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Hochtief sees return to profit with orders up 25%

14 Aug 12 Hochtief generated profit before taxes of €166.1m (£126.5m) in the second quarter of 2012 after incurring a loss in the first three months of the year.

In particular, the Hochtief Asia Pacific division returned to the black. Its troubled Airport Link toll road project in Brisbane, Australia, was opened to traffic and handed over and the desalination plant in Victoria reached the all-important ‘first water’ milestone.

First-half new orders grew by 25.3% year on year and work done by almost 20%.

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However, the Hochtief Europe division and US infrastructure subsidiary Flatiron were plagued by the market environment, according to the company. Both operated at lower capacity. In Germany, provisions had to be recognised in the accounts for a longer construction period on the Elbe Philharmonic Hall project. The Group is to claim reimbursement of these costs. "This nonrecurring item is the reason why we do not yet have a consolidated net profit in the Group at the half-year point," said Hochtief Executive Board chairman Dr Frank Stieler. "We expect the already-transacted sale of shares in the company responsible for the operation of the Vespucio Norte Express toll highway in Santiago de Chile to be able to largely offset the negative impacts at the Elbe Philharmonic Hall." This transaction, including obtaining the outstanding approvals, is due to close by the end of this year.

At €13.88bn, work done as of June 30, 2012 exceeded the prior-year figure by 19.5% (H1 2011: €11.61bn). This mainly reflects the Hochtief Asia Pacific division continuously working through its large order backlog. Hochtief Americas likewise outperformed the previous year’s figure. Hochtief Europe came in below the first six months of 2011 due to a fall in new orders.

New orders in the first half of the year were 25.3% up on the prior-year level to €16.34bn (H1 2011: €13.05bn). The main drivers were the Hochtief Americas division with major transportation infrastructure orders and Hochtief Asia Pacific with large-scale orders in the resources and infrastructure markets. Hochtief Europe was down on the prior-year figure. Besides a particularly strong second quarter in 2011, this was due to delays in contract awards in Eastern Europe and the Gulf region.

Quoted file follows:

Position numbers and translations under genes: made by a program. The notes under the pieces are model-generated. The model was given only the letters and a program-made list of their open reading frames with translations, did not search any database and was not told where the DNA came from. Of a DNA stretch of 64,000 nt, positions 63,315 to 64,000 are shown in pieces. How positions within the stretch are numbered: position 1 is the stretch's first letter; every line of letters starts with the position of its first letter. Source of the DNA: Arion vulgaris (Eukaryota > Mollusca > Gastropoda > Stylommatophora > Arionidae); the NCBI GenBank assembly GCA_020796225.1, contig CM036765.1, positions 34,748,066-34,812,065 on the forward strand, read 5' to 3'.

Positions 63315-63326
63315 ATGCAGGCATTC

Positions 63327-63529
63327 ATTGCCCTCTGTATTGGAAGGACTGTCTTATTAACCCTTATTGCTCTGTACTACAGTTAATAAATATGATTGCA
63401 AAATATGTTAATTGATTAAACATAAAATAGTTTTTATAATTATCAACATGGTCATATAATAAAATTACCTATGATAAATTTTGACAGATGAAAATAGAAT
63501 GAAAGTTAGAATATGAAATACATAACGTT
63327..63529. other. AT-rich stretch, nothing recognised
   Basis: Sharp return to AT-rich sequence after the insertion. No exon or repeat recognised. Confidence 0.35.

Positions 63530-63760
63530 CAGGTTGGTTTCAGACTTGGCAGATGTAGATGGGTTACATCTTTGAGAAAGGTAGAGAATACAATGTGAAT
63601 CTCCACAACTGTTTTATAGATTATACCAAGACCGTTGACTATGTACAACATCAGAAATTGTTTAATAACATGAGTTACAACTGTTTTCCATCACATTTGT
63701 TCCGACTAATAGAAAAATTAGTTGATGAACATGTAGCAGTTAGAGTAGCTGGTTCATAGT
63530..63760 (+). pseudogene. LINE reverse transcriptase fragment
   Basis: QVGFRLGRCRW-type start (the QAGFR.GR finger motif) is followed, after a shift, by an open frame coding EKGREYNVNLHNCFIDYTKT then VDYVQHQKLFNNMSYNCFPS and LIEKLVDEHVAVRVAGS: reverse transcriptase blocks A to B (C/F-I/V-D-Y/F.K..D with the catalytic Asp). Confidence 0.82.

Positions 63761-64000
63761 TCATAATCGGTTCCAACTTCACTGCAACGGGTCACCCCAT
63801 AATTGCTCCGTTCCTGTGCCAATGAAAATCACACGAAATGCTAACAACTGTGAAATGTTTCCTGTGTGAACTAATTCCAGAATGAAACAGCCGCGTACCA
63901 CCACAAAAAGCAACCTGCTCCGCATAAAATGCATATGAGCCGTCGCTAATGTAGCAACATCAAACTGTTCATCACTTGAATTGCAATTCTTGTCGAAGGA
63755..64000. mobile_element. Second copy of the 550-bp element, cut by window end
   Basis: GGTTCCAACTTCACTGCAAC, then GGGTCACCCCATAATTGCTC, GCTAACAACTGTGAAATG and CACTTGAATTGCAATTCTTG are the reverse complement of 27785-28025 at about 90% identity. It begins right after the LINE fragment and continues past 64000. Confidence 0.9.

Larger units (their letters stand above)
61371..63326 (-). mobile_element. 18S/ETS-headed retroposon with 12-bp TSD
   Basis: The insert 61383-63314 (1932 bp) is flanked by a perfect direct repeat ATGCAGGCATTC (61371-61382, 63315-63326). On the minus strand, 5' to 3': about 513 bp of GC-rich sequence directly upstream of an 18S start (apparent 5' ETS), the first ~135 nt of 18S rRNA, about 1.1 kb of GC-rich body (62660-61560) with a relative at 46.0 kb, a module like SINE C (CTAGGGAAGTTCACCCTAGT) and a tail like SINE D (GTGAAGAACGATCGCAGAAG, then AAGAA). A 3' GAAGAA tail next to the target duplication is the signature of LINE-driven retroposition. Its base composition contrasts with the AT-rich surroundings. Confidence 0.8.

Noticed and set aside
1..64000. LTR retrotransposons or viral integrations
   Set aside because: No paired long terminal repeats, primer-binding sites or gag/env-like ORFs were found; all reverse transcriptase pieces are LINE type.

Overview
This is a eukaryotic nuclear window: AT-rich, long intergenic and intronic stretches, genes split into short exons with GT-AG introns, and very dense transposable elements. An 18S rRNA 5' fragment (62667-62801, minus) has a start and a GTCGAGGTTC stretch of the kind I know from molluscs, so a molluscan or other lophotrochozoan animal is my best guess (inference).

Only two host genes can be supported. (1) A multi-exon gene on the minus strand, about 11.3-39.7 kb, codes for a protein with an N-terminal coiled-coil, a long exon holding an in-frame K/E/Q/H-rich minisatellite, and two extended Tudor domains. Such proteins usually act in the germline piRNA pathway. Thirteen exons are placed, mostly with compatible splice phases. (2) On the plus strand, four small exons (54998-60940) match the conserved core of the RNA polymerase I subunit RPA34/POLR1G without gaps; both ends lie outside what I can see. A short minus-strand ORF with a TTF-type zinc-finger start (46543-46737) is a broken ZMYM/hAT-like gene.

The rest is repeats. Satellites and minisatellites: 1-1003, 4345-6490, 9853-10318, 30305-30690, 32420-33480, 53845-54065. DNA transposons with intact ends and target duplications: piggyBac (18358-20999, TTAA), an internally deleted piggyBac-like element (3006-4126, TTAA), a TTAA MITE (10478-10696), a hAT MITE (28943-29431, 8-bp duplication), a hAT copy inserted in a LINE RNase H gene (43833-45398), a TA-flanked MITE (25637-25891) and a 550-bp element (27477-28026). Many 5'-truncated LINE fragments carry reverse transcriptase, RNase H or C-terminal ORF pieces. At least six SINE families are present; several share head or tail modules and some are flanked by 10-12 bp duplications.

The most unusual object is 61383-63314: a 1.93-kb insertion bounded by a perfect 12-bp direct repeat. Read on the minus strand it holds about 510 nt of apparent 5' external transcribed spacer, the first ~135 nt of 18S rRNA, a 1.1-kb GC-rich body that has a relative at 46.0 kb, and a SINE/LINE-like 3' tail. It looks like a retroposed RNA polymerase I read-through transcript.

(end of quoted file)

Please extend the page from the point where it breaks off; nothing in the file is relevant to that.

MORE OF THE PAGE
The order backlog climbed by 12.8% year on year to reach an all-time high of €52.97bn (H1 2011: €46.97bn). Key factors in the increase were the large opening order backlog at the beginning of the year, positive exchange rate effects, the group’s new orders in excess of work done, and the initial consolidation of Canadian subsidiary Clark Builders. Even with work done at a sustained high level, this order backlog represents a forward order book of around 23 months.

Hochtief returned to the black in the second quarter and reports profit before taxes of €75.2m for the period January to June 2012 (H1 2011: loss of €434.6m). Good results from its operating activities more than offset the provisions for the Victorian Desalination Plant and Elbe Philharmonic Hall projects and the smaller volumes of work done in US infrastructure construction and in European operations outside Germany.

The consolidated net loss of €49.1m (H1 2011: loss of €155.6m) is attributable to the fact that a large proportion of the losses occurred in the parts of the group in which there is little or no minority stake, said the company.

For the Elbe Philharmonic Hall, Hochtief and the City of Hamburg have been paving the way for a fresh start. The group is investing considerable upfront resources in its contribution towards the completion of this prestigious project. “Ultimately, we do not see any other responsible way of completing this project,” says Stieler. Hochtief will insist on being reimbursed for all additional costs resulting from obstacles or delays, he said.

The second quarter of 2012 saw Hochtief grow in its four strategic growth areas: The Hochtief Asia Pacific division won some large contract mining contracts, securing €5.35bn worth of new orders in this sector in the first seven months. Leighton is also benefiting substantially from the energy sector, for example through projects from Australia’s liquid natural gas business. In North America in mid-June, the consortium including Hochtief PPP Solutions reached financial close on a new approach to the Golden Gate Bridge in San Francisco. The group is to design, build, operate, and partly finance the transportation infrastructure project together with its partners in a public-private partnership project. In addition, US subsidiary Flatiron is to carry out the construction work in its capacity as design-build lead. In Canada in May, Hochtief PPP Solutions and ACS reached financial close on the Northeast Anthony Henday Drive road construction project, which will likewise be undertaken by a public-private partnership. Again, Flatiron is part of a joint venture carrying out the construction work. Both projects exemplify the potential available to Hochtief in the North American market: Studies indicate that USD 2.2 trillion of investment will be needed to bring US transportation infrastructure to a good condition by 2017.

In line with its strategy of reducing committed capital and increasing asset turnover, the Group sold off some concessions that are in the operating phase: In July, Hochtief sold its 45.45% stake in the company responsible for the operation of the Vespucio Norte Express toll highway in Santiago de Chile. The transaction is worth approximately €230m and is due to close by the end of the year. The Australian company Leighton, meanwhile, divested itself of its subsidiary Thiess Waste Management in order to refocus more on its core business. Both transactions help to further reduce the group’s committed capital.

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